How Would Spurgeon Preach Today?


How Would Spurgeon Preach Today? | Baptist Times Staff, Charles Spurgeon, Great Britain

Panelists discussing Charles Spurgeon included, Les Isaac, left; Karl Henlin, second from right; and Jenni Entrican, right. (Photo courtesy of Baptist Times)
The legacy of legendary 19th century preacher Charles Spurgeon has inspired a debate about preaching today in a conference at the Baptist Assembly in Great Britain.

A three-way conversation at Bloomsbury Central Baptist Church with preachers from three very different contexts showed a variety of views of how Spurgeon would have preached if he had been alive today.

Les Isaac, director of the Ascension Trust behind the Street Pastors initiative, said it has opened up numerous opportunities to "preach" to non-Christians – whether a homeless person on the street or a room of police officers – by relating biblical principles in a way to their situations. He is constantly asking himself "How do I contextualize the gospel message?"

Karl Henlin, former president of the Jamaica Baptist Union, in Great Britain as part of a delegation visiting the Baptist Union of Great Britain, believed that there was a place for prophetically proclaiming the gospel in a similar way to Spurgeon and there was still "great value" in doing this.

In complete contrast, Jenni Entrican, who leads Jacob's Well near Yate, a Baptist emerging church plant, has not preached for a year and favors a more collaborative approach to sharing the gospel.

Jacob's Well is aiming to reach people who would not normally go to church and that has meant "dismantling" the way they do church with no hymns and no sermons.

"How do we as Christ followers live with others that don't know him in post Christendom world?" she said. "There needs to be a stripping away of what we are comfortable with ... we need to be giving up the things we love as what we should be doing is loving that other person (who doesn't normally go to church)."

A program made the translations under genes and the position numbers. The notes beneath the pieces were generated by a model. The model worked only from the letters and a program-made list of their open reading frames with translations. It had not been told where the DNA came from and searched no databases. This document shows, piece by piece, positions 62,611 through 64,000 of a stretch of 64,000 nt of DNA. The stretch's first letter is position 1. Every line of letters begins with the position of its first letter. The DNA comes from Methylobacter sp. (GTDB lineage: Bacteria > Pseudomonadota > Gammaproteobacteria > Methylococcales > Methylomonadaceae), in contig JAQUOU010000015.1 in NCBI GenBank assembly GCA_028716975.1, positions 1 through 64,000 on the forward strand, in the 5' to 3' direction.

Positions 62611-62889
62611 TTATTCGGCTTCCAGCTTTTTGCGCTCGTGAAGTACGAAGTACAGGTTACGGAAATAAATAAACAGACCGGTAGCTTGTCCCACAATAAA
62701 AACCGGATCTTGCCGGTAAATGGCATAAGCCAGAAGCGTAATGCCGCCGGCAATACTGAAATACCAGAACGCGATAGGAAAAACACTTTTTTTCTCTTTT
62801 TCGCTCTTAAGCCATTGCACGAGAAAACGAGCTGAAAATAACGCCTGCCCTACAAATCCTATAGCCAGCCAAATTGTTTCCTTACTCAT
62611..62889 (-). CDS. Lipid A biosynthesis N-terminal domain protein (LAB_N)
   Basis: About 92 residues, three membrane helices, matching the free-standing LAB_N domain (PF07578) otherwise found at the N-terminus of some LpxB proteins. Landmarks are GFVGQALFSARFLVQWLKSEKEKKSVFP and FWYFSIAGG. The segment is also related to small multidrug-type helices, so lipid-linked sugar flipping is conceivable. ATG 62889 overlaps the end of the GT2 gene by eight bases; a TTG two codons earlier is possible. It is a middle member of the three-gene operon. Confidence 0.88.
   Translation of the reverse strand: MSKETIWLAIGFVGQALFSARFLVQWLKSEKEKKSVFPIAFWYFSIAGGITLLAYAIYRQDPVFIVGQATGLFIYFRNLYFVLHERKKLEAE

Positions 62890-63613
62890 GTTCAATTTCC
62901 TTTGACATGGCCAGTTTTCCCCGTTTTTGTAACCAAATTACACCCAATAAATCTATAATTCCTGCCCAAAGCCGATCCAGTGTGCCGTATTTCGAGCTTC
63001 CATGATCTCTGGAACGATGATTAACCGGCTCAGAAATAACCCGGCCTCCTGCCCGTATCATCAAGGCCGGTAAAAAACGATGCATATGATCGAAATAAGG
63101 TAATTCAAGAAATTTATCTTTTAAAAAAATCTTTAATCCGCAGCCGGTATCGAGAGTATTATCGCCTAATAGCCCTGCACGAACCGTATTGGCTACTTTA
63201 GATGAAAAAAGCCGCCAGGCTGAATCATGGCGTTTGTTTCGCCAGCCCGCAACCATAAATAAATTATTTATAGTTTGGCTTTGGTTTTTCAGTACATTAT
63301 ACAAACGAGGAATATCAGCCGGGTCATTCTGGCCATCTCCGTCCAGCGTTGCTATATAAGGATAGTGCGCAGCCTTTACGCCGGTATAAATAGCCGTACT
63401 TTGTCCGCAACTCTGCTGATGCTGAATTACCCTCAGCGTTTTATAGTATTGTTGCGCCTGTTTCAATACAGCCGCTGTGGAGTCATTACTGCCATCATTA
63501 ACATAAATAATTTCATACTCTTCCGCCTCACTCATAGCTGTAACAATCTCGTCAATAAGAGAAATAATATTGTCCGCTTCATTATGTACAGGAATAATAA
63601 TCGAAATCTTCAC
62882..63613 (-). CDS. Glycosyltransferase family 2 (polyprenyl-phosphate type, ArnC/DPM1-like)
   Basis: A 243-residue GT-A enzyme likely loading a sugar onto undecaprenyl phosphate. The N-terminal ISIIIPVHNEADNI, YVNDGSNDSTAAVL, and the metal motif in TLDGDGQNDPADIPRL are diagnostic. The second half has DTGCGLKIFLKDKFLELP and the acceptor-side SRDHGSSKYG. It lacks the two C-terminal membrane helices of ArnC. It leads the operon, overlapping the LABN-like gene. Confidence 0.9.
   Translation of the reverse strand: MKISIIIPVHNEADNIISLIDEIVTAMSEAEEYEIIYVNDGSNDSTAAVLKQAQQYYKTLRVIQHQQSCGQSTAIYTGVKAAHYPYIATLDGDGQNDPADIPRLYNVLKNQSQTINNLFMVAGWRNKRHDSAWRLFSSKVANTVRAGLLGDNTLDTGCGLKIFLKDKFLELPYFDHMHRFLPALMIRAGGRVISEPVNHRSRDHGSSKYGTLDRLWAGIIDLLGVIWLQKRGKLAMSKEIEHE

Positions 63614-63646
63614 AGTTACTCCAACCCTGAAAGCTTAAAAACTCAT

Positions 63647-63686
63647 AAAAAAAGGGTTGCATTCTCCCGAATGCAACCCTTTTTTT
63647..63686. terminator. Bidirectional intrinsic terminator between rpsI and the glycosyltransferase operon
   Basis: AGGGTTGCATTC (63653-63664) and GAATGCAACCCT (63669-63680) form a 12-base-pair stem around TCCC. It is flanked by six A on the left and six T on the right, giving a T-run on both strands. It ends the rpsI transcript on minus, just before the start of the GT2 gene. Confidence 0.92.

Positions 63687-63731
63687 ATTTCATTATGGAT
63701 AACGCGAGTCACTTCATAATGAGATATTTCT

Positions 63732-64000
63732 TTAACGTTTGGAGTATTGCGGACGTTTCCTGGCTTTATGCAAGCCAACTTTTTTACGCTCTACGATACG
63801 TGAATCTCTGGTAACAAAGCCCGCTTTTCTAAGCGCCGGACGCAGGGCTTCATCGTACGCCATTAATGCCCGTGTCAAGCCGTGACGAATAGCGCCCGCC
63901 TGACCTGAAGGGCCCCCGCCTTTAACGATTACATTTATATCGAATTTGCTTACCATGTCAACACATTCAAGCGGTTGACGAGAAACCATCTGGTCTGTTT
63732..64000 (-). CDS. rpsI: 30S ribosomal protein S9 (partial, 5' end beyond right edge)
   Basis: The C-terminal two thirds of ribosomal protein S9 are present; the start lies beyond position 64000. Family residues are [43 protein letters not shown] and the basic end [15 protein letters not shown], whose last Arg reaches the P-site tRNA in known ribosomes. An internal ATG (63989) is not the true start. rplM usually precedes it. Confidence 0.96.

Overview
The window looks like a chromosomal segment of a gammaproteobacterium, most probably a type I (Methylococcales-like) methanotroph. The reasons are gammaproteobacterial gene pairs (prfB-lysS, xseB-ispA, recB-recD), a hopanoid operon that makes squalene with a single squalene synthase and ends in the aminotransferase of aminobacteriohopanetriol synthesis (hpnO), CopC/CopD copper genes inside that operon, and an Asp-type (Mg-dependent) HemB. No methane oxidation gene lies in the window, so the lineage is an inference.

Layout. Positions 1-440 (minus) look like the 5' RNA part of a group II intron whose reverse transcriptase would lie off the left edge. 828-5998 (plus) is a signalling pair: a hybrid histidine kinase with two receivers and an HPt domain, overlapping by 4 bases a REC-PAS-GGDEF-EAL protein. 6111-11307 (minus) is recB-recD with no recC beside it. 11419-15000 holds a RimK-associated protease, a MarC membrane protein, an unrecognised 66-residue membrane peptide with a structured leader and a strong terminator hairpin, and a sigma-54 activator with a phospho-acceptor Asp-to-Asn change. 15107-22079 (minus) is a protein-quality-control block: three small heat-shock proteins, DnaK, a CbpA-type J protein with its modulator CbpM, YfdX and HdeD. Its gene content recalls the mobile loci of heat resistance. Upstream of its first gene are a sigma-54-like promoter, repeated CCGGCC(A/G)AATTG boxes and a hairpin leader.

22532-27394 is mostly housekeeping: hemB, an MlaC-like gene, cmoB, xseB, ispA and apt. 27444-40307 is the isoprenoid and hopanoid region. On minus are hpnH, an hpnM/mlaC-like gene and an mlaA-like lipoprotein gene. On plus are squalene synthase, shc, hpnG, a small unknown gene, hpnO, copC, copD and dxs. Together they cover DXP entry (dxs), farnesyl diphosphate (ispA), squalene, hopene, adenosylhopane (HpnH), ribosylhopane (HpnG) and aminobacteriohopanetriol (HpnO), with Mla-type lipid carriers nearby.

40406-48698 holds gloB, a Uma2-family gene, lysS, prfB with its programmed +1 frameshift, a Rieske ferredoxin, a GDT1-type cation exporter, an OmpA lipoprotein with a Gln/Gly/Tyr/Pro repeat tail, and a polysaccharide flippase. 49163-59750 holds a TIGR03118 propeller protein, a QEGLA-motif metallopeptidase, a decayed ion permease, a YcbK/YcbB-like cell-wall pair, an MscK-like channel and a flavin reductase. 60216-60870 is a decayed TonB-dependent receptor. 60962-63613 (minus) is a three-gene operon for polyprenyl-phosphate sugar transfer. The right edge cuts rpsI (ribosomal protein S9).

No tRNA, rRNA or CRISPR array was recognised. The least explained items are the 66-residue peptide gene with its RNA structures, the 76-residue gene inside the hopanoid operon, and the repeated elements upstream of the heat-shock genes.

Henlin commented that the emerging church model was evidence that the "church is gasping in Europe and North America" and "we're creating strategies to please others."

"We are called to proclaim the gospel. That gospel needs to be relevant and proclaimed with power," Henlin said.

In a workshop on prophetic preaching, Karl Johnson, general secretary of the Jamaica Baptist Union, said that the place of preaching in the church had been diminished.

"Preaching especially in the Western world is a dying art," Johnson said. Preachers had allowed their roles to be redefined as "caregivers, managers, CEOs of churches not pastors."

"I believe preaching is a unique ministry ordained by God," he said. "It is the primary way that God speaks his mind and will to his people."

Earlier, Peter Morden, a history tutor at Spurgeon's College in London, who specializes on Spurgeon, gave an overview of his ministry and the spirituality that underpinned it.

Morden believed that Spurgeon's three principles of knowing God's word intimately, consistent prayer and practical application (evangelism) with everything centered on Christ could be applied to us today.

"Spurgeon once said, 'Do something, do something, do something. Committees just talk about things. Go out and do something.'"

This article appeared originally in The Baptist Times of Great Britain.

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